Tech Insights / CI/CD

Build software continuously and automate the path to production

The ability to respond to user feedback and ship new application code to production quickly and safely are hallmarks of successful digital enterprises. Continuous integration and continuous delivery (CI/CD) play an important role in this process. A CI/CD pipeline allows your organization to dramatically speed up the process of creating and testing new application code and readying it for production deployment. By utilizing agile software development methods, automating CI/CD processes, and taking a DevOps approach, software teams are able to deliver code changes quickly and securely while maintaining a stable operating environment.

What is CI/CD?

CI/CD is a DevOps practice that automates building, testing, and deploying applications to production environments, connecting development and operation activities seamlessly. Continuous integration (or CI) automates the process of building and testing software, while continuous delivery (or CD) automates the delivery of software to a production-like environment. Together, the two processes enable an automated, end-to-end pipeline, capable of delivering new features and application updates more quickly, providing greater business agility.

Automation and continuous monitoring through all phases of app development are at the heart of DevOps and agile methods. A CI/CD pipeline is one of the most important assets for building, testing, and deploying modern applications. Continuous integration and continuous delivery forge a connection between a developer committing code and the delivery of new functionality to applications in production. Between the endpoints in a CI/CD pipeline, the code is built, verified with multiple tests, checked against audit and security controls, prepared for deployment, and, in some cases, automatically deployed to production.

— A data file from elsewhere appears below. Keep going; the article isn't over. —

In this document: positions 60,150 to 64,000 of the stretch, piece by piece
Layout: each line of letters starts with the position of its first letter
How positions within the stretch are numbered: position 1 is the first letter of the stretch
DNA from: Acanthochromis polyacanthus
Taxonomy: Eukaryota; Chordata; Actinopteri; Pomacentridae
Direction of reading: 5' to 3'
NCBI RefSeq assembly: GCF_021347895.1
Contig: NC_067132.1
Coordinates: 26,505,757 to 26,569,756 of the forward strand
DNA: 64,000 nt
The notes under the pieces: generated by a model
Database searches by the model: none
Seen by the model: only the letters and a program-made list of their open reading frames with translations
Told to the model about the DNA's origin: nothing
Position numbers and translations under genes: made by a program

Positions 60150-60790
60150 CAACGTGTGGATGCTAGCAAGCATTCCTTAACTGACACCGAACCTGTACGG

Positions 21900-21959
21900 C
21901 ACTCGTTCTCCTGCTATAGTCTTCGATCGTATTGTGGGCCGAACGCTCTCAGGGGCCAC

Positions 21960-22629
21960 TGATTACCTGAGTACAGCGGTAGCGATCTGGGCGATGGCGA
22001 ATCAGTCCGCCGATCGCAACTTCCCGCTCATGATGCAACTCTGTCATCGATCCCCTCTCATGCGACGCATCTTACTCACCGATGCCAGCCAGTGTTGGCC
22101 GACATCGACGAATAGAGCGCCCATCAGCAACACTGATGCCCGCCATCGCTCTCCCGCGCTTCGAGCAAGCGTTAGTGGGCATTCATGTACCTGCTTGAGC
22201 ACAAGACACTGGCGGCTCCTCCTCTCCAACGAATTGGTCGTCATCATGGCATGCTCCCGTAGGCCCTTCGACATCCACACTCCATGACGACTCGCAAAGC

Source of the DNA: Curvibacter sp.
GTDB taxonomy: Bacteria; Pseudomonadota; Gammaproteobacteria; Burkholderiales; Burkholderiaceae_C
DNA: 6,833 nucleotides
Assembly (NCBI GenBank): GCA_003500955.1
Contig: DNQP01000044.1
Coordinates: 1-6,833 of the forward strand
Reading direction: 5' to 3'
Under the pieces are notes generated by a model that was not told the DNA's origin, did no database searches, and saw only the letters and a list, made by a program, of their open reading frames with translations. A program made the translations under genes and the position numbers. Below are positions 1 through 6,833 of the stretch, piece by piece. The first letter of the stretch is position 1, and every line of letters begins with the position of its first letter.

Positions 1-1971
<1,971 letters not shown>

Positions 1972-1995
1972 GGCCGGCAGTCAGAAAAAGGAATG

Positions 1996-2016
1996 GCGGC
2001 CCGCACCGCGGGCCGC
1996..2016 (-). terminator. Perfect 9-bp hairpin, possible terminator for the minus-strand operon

With CI/CD, developers iterate quickly to create and test changes (inner loop) and release software to IT operators and production (outer loop) as soon as it’s ready.

Automation engines such as Concourse, Jenkins and Kubernetes-native tooling such as Tekton simplify CI/CD deployment

What’s the difference between continuous integration and continuous delivery?

CI/CD refers to the combination of continuous integration and continuous delivery. A CI/CD pipeline may also include the related process of continuous deployment when desired. Some DevOps teams incorporate continuous deployment with continuous delivery. CI/CD is best thought of as an efficient process to automate the entire app development lifecycle. Whether continuous deployment is part of your pipeline or not, adopting the CI/CD process will still be highly beneficial.

Continuous integration (CI)
CI is the process of automatically building and testing software after new application code is integrated into a shared repository. CI results in application builds that are always in a working state. Unit tests are included as part of the CI process, validating the functionality of the software, identifying bugs up front, and preventing wasted cycles later.

Continuous delivery (CD)
CD is the process of delivering applications created in the CI process to a production-like environment where they are put through additional automated tests to ensure each application will function as expected when pushed to production and put in the hands of real users. CD also ensures the latest build interacts with other software and applications as intended.

When should you consider continuous deployment?
The terms “continuous deployment” and “continuous delivery” are easy to confuse. Continuous deployment is an optional continuous delivery pipeline step in which changes are automatically deployed to production after passing CI/CD. Continuous deployment can be a good approach in some cases, but there are also situations in which you may want to release code to production on a different cadence (say, based on the ability of users to absorb new features without being overwhelmed). Bear in mind that, in practice, continuous deployment may require a significant investment in testing to ensure changes do not cause havoc in production.